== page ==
There are a lot of writers who impress me; I couldn't even begin to name them all. Ernest Vincent Wright is one such author and I've never even read his work before; only snippets. His 1939 novel, Gadsby, was written entirely without the letter 'e.' Not only did he write an entire work without a vowel, but he chose the most common vowel in the English language to omit from his prose. I can't help but be impressed at the creativity and patience needed to achieve such a feat. Can you imagine not even being able to write the word 'the'?
In all honesty, Gadsby is low priotity as far as my reading goals. Remarkable though this enterprise may be, my ever-growing book list requires me to shift rankings constantly. There are other plots, other characters, other themes to be found in pages that interest me more. But it's certainly worth a mention even as it is, I've heard, largely an exercise in circumlocution.
Here's some of what Wright wrote about the book after he completed it:
"As I wrote along, in long-hand at first, a whole army of little E’s gathered around my desk, all eagerly expecting to be called upon. But gradually as they saw me writing on and on, without even noticing them, they grew uneasy; and, with excited whisperings amongst themselves, began hopping up and riding on my pen, looking down constantly for a chance to drop off into some word; for all the world like seabirds perched, watching for a passing fish! But when they saw that I had covered 138 pages of typewriter size paper, they slid onto the floor, walking sadly away, arm in arm..."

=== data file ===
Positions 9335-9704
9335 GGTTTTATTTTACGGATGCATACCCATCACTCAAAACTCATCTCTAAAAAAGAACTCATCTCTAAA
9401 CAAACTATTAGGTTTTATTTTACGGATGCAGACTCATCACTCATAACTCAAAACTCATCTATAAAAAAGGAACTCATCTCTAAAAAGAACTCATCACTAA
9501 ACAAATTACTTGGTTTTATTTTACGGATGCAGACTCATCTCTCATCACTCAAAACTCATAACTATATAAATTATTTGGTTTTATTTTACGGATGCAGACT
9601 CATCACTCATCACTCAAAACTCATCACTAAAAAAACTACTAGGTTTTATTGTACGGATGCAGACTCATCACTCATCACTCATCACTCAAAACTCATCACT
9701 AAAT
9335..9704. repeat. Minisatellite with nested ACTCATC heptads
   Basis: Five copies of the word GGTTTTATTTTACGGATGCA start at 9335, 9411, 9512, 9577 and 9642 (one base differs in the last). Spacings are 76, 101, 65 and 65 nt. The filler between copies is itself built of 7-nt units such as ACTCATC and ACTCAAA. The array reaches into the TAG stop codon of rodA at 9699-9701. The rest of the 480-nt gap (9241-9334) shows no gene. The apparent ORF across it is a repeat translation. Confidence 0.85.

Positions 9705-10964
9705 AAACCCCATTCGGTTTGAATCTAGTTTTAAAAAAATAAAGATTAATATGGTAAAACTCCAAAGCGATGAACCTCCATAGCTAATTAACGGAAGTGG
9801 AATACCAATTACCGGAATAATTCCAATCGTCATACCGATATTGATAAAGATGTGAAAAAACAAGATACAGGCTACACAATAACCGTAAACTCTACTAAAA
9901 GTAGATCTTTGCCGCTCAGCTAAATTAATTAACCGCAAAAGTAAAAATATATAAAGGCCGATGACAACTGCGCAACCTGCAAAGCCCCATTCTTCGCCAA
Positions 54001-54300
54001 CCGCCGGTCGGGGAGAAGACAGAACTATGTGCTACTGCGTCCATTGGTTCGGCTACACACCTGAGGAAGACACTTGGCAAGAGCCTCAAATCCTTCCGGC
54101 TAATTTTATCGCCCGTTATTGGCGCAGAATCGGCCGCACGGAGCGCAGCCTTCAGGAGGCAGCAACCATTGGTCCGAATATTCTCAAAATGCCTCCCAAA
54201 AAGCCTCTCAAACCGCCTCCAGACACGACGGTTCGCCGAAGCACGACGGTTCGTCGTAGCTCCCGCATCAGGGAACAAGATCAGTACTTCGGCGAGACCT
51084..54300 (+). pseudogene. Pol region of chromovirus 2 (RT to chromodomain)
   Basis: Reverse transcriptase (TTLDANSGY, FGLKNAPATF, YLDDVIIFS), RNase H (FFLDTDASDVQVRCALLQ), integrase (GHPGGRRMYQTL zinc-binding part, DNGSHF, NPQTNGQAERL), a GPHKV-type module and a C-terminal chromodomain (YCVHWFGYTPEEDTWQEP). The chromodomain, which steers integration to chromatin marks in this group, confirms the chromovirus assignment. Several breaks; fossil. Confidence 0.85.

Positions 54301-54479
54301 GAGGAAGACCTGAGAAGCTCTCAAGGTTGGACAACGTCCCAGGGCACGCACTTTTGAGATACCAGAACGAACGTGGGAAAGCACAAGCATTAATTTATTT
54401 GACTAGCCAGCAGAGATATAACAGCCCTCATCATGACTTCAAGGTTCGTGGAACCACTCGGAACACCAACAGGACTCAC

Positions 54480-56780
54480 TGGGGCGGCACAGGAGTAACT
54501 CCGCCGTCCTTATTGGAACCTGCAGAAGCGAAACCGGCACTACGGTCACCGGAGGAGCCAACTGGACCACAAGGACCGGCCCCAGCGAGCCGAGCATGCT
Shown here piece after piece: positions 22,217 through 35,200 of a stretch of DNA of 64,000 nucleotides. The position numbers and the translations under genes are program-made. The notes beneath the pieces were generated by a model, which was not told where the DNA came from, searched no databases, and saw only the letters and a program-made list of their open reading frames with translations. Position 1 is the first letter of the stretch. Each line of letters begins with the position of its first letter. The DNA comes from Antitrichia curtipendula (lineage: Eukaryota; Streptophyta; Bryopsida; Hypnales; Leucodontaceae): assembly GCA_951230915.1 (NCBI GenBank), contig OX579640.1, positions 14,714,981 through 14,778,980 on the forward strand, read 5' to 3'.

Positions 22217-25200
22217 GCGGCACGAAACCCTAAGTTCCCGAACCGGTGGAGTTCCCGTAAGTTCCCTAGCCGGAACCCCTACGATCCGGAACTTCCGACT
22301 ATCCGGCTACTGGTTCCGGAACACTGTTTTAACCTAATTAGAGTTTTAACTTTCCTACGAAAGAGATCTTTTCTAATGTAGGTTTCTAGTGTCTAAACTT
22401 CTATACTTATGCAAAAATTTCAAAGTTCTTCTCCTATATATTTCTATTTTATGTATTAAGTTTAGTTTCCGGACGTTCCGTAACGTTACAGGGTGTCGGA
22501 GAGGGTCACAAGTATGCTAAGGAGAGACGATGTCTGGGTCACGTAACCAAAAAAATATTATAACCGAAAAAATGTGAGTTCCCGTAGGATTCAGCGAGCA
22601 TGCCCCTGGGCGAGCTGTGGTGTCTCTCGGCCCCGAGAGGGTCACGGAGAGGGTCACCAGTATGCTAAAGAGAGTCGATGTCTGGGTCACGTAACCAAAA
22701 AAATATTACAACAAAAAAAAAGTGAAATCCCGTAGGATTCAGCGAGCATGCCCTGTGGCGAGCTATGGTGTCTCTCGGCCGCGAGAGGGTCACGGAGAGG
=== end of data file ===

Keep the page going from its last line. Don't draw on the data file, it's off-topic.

I can't even imagine trying to write this blog post without a certain letter, let alone a whole book. Well done.